This partner came in the form of veteran Manchester DJ and producer Andy Votel (Elbow, Badly Drawn Boy) who helped produce and remix his first UK single 'Love Bites'.  The release received great reviews and made playlists at XFM and Ministry of Sound, demonstrating his ability to cross genre boundaries and appeal equally to audiences young and old.  The accompanying video was an animation by upcoming director Marc Hardman that could easily have come from Terry Gilliam himself, and was play-listed on MTV among others.

"Forget what Gomez thought was the blues.  You can even by-pass the 22-20s take on the genre.  If you want a fresh interpretation, look no further than this"
Angry Ape

Determined to build on this success, Will went back into the studio to record a new album. To add a new twist he recruited his old Hong Kong band mate, Patrick Murdoch (who had returned to the UK a few years earlier to work as a session player for artists such as Michael Jackson) and the rest of Murdoch's new project, Big Linda, a hard rock outfit from London (recently signed to Sony-ATV). They relished the opportunity to put their alter-egos to work with Will to bring his eclectic roots-acoustic tracks to life. "I wanted to keep it sounding fresh so we recorded old-school, you know, mostly live, and even brought in some different instrumentation to give it a 'world' feel."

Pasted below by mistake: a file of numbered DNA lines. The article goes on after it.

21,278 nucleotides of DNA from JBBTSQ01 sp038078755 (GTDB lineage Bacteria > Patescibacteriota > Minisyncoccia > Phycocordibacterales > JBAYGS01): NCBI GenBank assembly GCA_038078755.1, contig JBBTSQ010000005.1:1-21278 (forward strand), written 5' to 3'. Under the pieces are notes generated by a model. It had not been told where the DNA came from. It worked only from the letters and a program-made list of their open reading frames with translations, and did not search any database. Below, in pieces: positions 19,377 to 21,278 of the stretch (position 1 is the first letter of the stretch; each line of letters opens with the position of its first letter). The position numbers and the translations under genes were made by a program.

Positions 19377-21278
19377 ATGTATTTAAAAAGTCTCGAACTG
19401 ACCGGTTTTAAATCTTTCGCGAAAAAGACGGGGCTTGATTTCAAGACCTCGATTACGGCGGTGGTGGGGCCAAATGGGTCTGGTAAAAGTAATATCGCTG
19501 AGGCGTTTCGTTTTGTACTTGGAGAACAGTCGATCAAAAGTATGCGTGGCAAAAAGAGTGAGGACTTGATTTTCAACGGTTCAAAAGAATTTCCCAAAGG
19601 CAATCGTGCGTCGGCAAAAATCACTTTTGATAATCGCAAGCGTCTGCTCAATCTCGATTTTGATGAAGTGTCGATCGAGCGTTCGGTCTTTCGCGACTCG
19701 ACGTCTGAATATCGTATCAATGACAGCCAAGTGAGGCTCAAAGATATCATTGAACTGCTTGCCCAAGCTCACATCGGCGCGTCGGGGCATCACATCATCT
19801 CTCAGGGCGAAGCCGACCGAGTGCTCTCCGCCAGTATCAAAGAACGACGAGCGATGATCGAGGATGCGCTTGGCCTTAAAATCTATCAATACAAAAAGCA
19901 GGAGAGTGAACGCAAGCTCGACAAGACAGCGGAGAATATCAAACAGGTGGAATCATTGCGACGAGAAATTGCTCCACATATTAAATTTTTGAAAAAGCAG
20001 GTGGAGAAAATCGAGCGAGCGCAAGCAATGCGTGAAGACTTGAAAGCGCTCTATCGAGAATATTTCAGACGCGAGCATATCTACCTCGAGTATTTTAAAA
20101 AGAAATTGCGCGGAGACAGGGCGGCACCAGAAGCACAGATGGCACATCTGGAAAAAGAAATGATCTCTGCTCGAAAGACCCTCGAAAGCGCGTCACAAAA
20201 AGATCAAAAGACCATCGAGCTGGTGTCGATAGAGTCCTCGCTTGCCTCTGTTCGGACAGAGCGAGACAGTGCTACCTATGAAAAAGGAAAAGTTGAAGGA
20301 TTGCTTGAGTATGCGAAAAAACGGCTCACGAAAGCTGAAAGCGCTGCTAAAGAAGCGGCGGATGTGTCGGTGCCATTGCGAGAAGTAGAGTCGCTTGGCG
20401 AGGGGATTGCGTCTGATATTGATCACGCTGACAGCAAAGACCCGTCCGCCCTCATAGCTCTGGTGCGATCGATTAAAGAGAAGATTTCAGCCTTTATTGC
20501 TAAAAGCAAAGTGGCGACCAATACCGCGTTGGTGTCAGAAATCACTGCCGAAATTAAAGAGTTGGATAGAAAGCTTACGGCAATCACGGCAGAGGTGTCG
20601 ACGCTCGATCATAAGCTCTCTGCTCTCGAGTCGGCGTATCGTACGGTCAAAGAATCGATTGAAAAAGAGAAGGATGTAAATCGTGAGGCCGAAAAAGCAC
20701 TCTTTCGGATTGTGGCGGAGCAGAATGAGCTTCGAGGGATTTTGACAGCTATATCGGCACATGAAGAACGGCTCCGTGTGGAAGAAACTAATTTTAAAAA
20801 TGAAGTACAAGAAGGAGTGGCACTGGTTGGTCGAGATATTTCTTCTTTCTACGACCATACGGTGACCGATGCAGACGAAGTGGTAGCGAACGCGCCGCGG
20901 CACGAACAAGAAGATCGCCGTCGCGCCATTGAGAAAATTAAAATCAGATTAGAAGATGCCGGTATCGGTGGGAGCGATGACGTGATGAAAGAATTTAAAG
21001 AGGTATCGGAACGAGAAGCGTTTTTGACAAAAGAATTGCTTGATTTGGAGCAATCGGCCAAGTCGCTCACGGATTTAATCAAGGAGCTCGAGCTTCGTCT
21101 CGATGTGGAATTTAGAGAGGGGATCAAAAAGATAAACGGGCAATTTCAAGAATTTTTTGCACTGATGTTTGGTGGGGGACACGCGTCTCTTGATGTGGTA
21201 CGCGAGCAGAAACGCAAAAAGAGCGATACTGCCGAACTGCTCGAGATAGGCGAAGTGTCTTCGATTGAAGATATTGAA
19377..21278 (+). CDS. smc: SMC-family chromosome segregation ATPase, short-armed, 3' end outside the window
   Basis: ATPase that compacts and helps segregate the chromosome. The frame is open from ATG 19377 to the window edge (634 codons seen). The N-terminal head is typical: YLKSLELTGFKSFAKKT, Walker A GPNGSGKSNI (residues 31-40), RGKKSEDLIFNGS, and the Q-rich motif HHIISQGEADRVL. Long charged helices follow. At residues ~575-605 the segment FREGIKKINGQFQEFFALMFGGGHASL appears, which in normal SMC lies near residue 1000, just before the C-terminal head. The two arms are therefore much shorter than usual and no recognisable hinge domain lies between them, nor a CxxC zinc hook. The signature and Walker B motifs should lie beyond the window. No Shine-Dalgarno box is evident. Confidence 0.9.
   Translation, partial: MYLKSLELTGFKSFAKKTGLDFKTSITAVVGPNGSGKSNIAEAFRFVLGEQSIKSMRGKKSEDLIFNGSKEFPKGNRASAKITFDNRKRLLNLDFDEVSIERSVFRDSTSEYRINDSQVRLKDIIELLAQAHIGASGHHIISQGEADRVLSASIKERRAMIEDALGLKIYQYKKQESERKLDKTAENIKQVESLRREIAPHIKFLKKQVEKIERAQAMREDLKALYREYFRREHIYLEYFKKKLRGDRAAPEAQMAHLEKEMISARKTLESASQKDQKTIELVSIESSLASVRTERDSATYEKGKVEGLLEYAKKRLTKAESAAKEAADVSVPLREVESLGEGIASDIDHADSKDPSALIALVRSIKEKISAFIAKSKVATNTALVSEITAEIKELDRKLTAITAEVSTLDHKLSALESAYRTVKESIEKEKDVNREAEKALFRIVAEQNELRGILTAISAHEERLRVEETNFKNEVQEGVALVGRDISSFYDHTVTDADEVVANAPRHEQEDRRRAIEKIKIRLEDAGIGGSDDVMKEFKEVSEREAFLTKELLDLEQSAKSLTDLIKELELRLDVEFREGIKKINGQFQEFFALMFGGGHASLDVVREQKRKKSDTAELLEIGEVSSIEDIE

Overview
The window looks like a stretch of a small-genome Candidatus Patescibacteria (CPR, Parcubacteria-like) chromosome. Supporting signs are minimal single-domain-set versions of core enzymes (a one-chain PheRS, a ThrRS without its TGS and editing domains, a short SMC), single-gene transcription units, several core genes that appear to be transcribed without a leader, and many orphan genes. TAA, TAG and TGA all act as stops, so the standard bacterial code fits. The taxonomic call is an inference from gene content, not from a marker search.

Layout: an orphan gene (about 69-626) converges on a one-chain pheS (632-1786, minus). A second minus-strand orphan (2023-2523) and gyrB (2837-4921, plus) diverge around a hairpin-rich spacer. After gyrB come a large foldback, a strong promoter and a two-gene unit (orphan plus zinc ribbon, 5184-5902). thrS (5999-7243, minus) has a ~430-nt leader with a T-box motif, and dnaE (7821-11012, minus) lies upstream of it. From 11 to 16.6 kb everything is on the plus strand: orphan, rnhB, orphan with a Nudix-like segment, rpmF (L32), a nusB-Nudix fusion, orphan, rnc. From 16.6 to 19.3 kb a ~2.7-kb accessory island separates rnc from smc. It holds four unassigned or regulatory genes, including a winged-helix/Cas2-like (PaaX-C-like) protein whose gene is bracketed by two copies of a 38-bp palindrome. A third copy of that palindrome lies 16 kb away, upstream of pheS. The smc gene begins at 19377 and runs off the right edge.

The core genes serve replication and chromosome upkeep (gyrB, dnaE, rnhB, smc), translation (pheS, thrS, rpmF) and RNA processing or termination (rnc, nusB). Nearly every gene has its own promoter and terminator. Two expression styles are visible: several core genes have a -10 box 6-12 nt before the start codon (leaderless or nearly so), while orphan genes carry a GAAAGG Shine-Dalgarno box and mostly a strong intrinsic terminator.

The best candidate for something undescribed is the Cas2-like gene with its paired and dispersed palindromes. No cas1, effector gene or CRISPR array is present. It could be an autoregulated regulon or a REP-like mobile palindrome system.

These tracks went onto become his UK debut, 'Everything Changes', which was released through Zen Music in November 2007 and achieved critical acclaim in the mainstream music press. "It's a mix of new and old material, of rock and pop, blues, funk and reggae that kind of sums up where I'm at right now." The album was launched with a string of live appearances, taking in arts centres and academies nationwide, including a support for US blues legend, Alvin Youngblood Hart.

"Elements of Jack White's theatrical flourish, a bit of Ray LaMontagne's pastoral hush, but most of all, there's just lots of Will Tang, an ordinary lad from Rochdale with a quite extraordinary story to tell"
Manchester Evening News

The album's broad appeal led to tracks being used in movie soundtracks on both sides of the Atlantic, but once the tour was over, Will took time to focus on renewing his cultural ties in the UK. He proudly represented contemporary British Chinese art forms by headlining Chinese New Year events in Manchester, Liverpool and London, and began to engage with community projects for young creative groups in Rochdale.

Now 'travellin' man Tang' is ready to hit the road again to launch 'The Other Side', the first single taken from 'Everything Changes'.
It's already had a fantastic response with plays on BBC Radio 2 by Bob Harris - "great track!" - As well as Gideon Coe, Paul Jones and Don Letts.
The Guardian, Uncut and Q Magazine were also quick to pick up on Will's "tasty harmonica blowing".
And music TV has promised playlists for the upcoming new video, again directed by Marc Hardman. A distinctive Hardman style blend of real footage and animation, something reminiscent of Pink Floyd's The Wall and The Beatles' Yellow Submarine.

Join Will and his band as his journey continues by coming along to one of his shows and experience his intimate performance style first hand.